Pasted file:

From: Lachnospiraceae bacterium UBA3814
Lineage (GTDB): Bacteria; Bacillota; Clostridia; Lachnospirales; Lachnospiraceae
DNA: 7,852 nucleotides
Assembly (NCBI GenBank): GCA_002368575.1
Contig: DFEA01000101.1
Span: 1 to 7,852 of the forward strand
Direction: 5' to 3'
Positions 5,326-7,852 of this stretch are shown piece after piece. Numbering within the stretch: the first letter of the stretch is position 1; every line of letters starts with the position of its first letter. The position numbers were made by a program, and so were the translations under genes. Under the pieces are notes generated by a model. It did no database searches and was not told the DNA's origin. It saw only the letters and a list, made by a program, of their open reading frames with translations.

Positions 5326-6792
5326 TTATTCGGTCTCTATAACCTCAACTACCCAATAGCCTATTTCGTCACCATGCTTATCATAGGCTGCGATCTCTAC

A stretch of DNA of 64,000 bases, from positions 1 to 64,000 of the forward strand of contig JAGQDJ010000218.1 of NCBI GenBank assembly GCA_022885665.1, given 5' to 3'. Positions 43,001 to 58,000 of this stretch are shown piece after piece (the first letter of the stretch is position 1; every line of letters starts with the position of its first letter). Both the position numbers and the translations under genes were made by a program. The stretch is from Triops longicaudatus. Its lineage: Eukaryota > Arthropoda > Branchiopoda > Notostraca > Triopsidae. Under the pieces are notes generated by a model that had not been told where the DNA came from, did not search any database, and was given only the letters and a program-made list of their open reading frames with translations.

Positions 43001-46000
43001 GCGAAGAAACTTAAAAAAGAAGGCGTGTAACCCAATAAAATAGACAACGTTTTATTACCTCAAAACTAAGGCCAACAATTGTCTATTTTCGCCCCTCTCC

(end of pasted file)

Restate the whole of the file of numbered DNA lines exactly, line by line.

From: Lachnospiraceae bacterium UBA3814
Lineage (GTDB): Bacteria; Bacillota; Clostridia; Lachnospirales; Lachnospiraceae
DNA: 7,852 nucleotides
Assembly (NCBI GenBank): GCA_002368575.1
Contig: DFEA01000101.1
Span: 1 to 7,852 of the forward strand
Direction: 5' to 3'
Positions 5,326-7,852 of this stretch are shown piece after piece. Numbering within the stretch: the first letter of the stretch is position 1; every line of letters starts with the position of its first letter. The position numbers were made by a program, and so were the translations under genes. Under the pieces are notes generated by a model. It did no database searches and was not told the DNA's origin. It saw only the letters and a list, made by a program, of their open reading frames with translations.

Positions 5326-6792
5326 TTATTCGGTCTCTATAACCTCAACTACCCAATAGCCTATTTCGTCACCATGCTTATCATAGGCTGCGATCTCTAC

A stretch of DNA of 64,000 bases, from positions 1 to 64,000 of the forward strand of contig JAGQDJ010000218.1 of NCBI GenBank assembly GCA_022885665.1, given 5' to 3'. Positions 43,001 to 58,000 of this stretch are shown piece after piece (the first letter of the stretch is position 1; every line of letters starts with the position of its first letter). Both the position numbers and the translations under genes were made by a program. The stretch is from Triops longicaudatus. Its lineage: Eukaryota > Arthropoda > Branchiopoda > Notostraca > Triopsidae. Under the pieces are notes generated by a model that had not been told where the DNA came from, did not search any database, and was given only the letters and a program-made list of their open reading frames with translations.

Positions 43001-46000
43001 GCGAAGAAACTTAAAAAAGAAGGCGTGTAACCCAATAAAATAGACAACGTTTTATTACCTCAAAACTAAGGCCAACAATTGTCTATTTTCGCCCCTCTCC